Every Monday we ask everyone who hangs out around here to answer a tough question. This week?
What’s the Worst Movie that You Love?
Rules are simple: “worst” means the one the critics hated the most. We’re using Rotten Tomatoes for critics, and we want to know your great shame. What’s that one movie that you love and defend constantly? What is your guilty pleasure that really ain’t so guilty in your eyes?
Unfortunately, I’m not really a movie guy. I used to be, but my wife’s not that into them, so I don’t see new movies very often. My favorite bad movie is easily Pacific Rim. Now, I know it was a steaming pile of crap, but it was one of the most exceptional dumps I’ve ever seen. Watching a movie like that, you can so clearly see directorial intention, it’s exciting. You see a man who, known for quality and intelligence in film, tries to make the perfect dinosaurs vs. robots movie. And he does. There’s not one saccharine-y second wasted in that movie; from the building of the universe, the establishment of the problem, the execution, it’s perfectly articulated. And while a lot of people trash it for failing to transcend its genre, I disagree. Well, I don’t disagree that it didn’t transcend its genre, but I don’t think it was about that. It perfected the genre and, as such, created a work from which the Syfy network might never recover.
It was a December night. I was at a Target. Not one close to home – it was one by my office in Naperville, IL. It should be noted that this was a good hour’s drive on the highway away from my apartment on the south side of Chicago. I saw a DVD for a movie I had never seen before. I purchased it immediately and I will never be able to explain my reasoning. It sat on my DVD shelf for about two weeks. I never gave it a second thought, let alone expressed any desire to watch it. Christmas came and went, and I found myself alone in my apartment Christmas night with a bottle of Scotch. This was the only time I ever watched Paul Blart: Mall Cop. But it was glorious.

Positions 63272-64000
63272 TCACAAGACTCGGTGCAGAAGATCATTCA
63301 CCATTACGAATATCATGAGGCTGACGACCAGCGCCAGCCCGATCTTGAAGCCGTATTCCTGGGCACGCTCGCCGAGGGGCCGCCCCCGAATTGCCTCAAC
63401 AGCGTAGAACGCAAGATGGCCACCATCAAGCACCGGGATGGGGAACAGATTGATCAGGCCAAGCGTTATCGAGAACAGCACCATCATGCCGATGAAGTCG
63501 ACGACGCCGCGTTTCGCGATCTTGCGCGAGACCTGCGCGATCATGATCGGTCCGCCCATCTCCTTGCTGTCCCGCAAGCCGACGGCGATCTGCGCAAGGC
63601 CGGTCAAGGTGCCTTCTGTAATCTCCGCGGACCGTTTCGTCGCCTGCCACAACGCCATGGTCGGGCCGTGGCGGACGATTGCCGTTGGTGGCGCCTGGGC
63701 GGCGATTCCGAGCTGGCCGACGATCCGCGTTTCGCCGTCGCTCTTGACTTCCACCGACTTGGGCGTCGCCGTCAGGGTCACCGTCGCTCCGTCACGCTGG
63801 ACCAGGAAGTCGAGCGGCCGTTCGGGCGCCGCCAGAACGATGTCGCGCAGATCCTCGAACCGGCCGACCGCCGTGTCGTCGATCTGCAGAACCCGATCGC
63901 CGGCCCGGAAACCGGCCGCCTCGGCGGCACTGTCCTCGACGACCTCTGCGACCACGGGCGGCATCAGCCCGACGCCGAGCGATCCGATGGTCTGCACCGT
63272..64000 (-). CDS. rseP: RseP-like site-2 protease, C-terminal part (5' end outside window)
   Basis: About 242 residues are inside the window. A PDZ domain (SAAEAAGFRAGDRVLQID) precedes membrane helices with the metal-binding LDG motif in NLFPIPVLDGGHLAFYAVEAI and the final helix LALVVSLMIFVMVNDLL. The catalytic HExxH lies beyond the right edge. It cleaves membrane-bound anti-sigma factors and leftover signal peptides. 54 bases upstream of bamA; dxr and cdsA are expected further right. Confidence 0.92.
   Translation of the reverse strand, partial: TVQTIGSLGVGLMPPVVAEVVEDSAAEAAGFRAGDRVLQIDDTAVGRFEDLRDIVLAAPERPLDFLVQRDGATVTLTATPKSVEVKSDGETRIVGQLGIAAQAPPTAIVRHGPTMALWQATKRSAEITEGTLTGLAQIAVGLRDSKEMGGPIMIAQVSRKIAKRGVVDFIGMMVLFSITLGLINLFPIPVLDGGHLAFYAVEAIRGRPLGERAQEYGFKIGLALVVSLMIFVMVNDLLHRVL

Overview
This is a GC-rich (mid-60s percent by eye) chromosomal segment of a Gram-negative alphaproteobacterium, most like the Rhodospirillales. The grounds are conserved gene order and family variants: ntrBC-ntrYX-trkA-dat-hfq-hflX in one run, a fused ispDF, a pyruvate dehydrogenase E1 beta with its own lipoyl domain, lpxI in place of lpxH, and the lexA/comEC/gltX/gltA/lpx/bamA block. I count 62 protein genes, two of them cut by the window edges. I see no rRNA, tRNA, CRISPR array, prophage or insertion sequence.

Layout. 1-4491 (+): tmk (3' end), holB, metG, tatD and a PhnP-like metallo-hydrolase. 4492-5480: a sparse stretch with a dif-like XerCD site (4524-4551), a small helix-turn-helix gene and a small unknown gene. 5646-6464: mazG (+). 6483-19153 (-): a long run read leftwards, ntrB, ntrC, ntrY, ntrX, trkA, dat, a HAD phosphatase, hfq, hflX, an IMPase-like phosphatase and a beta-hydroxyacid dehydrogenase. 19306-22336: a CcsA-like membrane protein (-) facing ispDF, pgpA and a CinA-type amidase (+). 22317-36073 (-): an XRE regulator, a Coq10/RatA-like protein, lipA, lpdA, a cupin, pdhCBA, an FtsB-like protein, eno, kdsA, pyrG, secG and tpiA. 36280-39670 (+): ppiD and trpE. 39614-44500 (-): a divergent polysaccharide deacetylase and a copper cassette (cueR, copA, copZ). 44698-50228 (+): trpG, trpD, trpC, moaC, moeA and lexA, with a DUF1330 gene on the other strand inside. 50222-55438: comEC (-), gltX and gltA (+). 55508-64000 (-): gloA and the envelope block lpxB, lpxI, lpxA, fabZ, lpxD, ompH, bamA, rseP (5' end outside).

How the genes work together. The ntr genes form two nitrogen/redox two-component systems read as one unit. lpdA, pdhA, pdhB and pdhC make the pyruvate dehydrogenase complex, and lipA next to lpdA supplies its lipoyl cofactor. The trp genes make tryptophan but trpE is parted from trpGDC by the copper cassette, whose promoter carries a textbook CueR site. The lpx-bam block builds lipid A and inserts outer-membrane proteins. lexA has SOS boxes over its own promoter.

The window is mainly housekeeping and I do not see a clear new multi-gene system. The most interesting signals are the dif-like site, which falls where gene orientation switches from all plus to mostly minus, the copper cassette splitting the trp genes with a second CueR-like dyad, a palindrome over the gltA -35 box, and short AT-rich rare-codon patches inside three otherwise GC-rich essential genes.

If you’re not down with Hook you can go to hell. Dustin Hoffman puts on one of the greatest villain performances of all time. There’s no green screen or camera tricks, just elaborate sets and memorable moments. I can’t count the number of times I’ve been drunk at a bar and have awkwardly quoted this movie only to have no one recognize it. It’s basically the perfect movie when you’re 14. So all the 14-year-olds out there reading this should really see it.
There’s only one answer to this: Pootie Tang. This movie is misunderstood. If you really read about people’s response to this movie they are furious about it. It’s a weird homage of a movie made out of love for a long-gone genre at the time. It’s all about the character Pootie Tang who is supposed to represent a kind of cool that’s unobtainable. I have no problem with someone not getting what they were trying to do with a movie where the greatest line is “Sine your pitty on the runny kine” but you know, not everything is for everyone. Y’all just need to get slapped with a belt.